An Interview with Comics Writer Erica Schultz!

heartbreaker cover erica schultz jan velazquez cardinal rae

Erica Schultz is a renowned writer whose career in comics spans nearly every part of the comics industry, from writing for the Big Two to creating her own successful series, and now she’s also an Oneshi Press alum! The first 8 pages of her story “Heartbreaker” appeared in our 4th anthology, and the first 8 pages of her new story, “Gabrielle,” are slated to appear in anthology #05! We spoke to Erica about her own story, other successful women in comics, her favorite characters and series, and much more!


m3 impulse cover by erica schultz vicente alcazarTell us about when, how, and why you started writing comics!

I started writing comics in 2009. I had been working at an art studio in New York City, and the artist there was working on comics and other work. I began researching the formats used in comic script writing and how scenes should be described and came up with M3.

At the time, M3 was a character that I had written about a year earlier when I was recuperating from a car accident. She was little more than scenes written down in a short story format that I adapted to the comic format. I took the random scenes and created a narrative thread to bring out the first story arc.

Vicente Alcázar and I were working at the same studio, and he was doing a story for DC Comics’ Jonah Hex. I was blown away by his talents and approached him about collaborating on M3. He accepted, and that’s how it started. The first issue of M3 debuted in 2010.

How did you get to where you are now, as a writer for DC, Marvel, and other major comics companies, as well as indie comics phenom. What’s the learning process like?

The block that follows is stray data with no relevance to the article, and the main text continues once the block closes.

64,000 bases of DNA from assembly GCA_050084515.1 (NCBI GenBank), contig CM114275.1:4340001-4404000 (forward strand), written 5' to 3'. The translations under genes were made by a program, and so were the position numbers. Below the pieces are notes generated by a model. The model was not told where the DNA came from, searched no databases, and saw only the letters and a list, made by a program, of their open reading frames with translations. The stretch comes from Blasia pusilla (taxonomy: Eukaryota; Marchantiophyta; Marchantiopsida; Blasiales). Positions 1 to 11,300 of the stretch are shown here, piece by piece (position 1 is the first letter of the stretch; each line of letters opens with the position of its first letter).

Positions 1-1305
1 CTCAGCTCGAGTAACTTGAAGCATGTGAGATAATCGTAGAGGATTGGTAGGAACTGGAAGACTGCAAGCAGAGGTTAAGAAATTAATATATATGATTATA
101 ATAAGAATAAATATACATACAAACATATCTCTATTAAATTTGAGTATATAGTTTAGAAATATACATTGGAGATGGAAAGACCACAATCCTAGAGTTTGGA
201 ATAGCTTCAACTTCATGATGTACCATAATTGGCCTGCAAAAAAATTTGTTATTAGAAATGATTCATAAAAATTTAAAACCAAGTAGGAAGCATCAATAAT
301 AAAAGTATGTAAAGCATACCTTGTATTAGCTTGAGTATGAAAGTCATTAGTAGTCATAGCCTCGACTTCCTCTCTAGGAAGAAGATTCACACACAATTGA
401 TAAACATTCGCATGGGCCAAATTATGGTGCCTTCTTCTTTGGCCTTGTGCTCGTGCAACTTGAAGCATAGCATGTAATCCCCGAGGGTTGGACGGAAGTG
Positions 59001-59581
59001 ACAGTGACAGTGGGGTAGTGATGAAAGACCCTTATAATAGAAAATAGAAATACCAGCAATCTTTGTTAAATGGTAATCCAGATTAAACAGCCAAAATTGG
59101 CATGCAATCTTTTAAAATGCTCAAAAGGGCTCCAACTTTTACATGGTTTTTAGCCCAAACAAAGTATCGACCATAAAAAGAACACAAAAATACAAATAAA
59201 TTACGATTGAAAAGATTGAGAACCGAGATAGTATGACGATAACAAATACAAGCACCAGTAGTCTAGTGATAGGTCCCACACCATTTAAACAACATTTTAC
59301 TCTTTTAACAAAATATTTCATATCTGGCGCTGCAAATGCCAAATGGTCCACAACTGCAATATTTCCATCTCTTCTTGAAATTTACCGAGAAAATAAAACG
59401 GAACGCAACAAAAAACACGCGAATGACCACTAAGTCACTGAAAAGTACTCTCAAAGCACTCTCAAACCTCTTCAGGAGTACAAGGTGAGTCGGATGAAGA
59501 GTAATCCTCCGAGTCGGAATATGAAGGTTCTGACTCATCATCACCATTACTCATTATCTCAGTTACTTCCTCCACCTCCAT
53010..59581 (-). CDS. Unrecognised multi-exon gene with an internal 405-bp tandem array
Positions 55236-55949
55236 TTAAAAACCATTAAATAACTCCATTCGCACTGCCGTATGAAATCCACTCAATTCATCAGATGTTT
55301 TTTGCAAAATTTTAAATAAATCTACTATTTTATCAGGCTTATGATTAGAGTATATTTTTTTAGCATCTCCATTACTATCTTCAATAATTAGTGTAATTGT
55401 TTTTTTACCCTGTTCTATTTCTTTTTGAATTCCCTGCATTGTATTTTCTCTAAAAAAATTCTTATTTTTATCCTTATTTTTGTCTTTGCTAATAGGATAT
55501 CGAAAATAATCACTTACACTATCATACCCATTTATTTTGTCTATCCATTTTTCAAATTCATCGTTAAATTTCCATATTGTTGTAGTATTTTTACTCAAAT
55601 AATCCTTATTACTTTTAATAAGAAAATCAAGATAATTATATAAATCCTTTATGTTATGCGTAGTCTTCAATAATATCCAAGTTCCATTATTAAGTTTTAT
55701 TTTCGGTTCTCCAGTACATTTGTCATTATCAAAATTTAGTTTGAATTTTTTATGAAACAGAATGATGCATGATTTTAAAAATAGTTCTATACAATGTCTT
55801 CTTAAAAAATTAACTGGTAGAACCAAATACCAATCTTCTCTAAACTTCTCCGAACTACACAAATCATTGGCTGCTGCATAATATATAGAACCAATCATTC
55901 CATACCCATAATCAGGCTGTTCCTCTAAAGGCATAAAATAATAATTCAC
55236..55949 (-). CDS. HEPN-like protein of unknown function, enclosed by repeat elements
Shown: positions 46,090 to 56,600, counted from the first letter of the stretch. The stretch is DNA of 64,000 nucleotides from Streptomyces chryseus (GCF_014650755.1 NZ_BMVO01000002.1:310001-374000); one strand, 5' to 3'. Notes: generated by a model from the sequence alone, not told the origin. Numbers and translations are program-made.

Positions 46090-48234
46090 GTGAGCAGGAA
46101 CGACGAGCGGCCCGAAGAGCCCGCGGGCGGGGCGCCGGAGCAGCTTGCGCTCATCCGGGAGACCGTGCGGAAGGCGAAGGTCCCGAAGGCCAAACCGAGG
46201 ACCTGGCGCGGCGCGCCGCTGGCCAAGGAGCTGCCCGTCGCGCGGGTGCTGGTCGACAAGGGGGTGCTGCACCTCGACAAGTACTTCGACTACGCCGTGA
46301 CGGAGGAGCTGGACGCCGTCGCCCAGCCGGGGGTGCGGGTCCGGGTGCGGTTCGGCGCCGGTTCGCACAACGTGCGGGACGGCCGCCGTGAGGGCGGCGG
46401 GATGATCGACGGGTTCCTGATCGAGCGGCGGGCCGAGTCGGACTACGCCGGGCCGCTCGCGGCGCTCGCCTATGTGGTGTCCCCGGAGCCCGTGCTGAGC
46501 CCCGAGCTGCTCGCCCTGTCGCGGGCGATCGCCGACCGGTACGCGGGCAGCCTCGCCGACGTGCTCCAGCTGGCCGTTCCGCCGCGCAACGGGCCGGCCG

The process for working with publishers is very different for each person. My particular process isn’t a “roadmap” for anyone to follow, as it’s an individual journey.

When Vicente and I self-published M3 and were fortunate to have the book accepted into Diamond’s Previews catalog. Vicente had a long career in comics and networked with editors he had worked with in the past. I introduced myself to editors at conventions and discussed possible opportunities. Through those connections, I was asked to write Revenge: The Secret Origin of Emily Thorne for Marvel/ABC as a companion graphic novel to the television series.

Having a Marvel book under my belt opened up more doors, and, from there, I got the attention of Gail Simone (Wonder Woman, Batgirl) who approached me for a crossover project with Dynamite Entertainment. I was very fortunate to have been picked as one of the writers on the Swords of Sorrow crossover series.

By then, Vicente and I had finished our second arc of M3, and we were both working on individual projects. I had a story in Vertigo’s SFX anthology, “Pop” with artist, Sara Richard, and was self-publishing quirky books like Cheese and The Unauthorized Biography of Winston Churchill with artist, Claire Connelly.

In December 2015, DC Comics approached me be part of their pilot program for the DC Writer’s Talent Workshop. I was very lucky to be in class with Emma Beeby (another Swords of Sorrow alum that Gail chose, and writer of Mata Hari), Vita Ayala (The Wilds, Supergirl), Jöelle Jones (Batman, Lady Killer) and others. Again, being part of that class opened up doors and got me “on the radar” of other editors.

Dynamite approached me again to write Charmed with art by Maria Laura Sanapo, and I was involved in several blacksparrow lady zorroanthology series like RISE: Comics Against Bullying from Northwest Press, the Harvey nominated The 27 Club from Red Stylo Media, This Nightmare Kills Fascists from A Wave Blue World, and Destiny NY volume 2 from Space Between Entertainment.

Throughout all of this, however, I kept editing, lettering, and supporting other indie creators. A good deal of getting books is about being at the right place at the right time, but even that’s not always it. The #1 thing I can say is to do the work, and don’t measure success by how many books you’ve done for this publisher or that publisher. Measure success by how many books you’ve done that you’re proud of .

Women in the creation of comics are still far more rare than they could be. What kind of advice can you give to others who want to get started in the industry?